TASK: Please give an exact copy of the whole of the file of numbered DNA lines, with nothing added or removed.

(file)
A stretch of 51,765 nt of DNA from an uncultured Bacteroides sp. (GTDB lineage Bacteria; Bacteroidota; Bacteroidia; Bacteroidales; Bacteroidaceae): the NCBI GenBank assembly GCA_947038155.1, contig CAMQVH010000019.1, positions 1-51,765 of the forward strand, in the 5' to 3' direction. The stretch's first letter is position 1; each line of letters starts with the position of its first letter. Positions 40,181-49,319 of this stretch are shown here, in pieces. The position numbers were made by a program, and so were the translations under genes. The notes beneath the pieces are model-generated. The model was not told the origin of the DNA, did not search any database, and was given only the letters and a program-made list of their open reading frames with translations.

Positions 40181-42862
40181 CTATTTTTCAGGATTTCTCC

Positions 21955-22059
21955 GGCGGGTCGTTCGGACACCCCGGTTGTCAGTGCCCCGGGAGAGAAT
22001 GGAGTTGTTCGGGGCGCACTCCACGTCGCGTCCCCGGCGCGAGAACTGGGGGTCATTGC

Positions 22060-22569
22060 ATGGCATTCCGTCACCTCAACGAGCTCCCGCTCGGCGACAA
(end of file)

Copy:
A stretch of 51,765 nt of DNA from an uncultured Bacteroides sp. (GTDB lineage Bacteria; Bacteroidota; Bacteroidia; Bacteroidales; Bacteroidaceae): the NCBI GenBank assembly GCA_947038155.1, contig CAMQVH010000019.1, positions 1-51,765 of the forward strand, in the 5' to 3' direction. The stretch's first letter is position 1; each line of letters starts with the position of its first letter. Positions 40,181-49,319 of this stretch are shown here, in pieces. The position numbers were made by a program, and so were the translations under genes. The notes beneath the pieces are model-generated. The model was not told the origin of the DNA, did not search any database, and was given only the letters and a program-made list of their open reading frames with translations.

Positions 40181-42862
40181 CTATTTTTCAGGATTTCTCC

Positions 21955-22059
21955 GGCGGGTCGTTCGGACACCCCGGTTGTCAGTGCCCCGGGAGAGAAT
22001 GGAGTTGTTCGGGGCGCACTCCACGTCGCGTCCCCGGCGCGAGAACTGGGGGTCATTGC

Positions 22060-22569
22060 ATGGCATTCCGTCACCTCAACGAGCTCCCGCTCGGCGACAA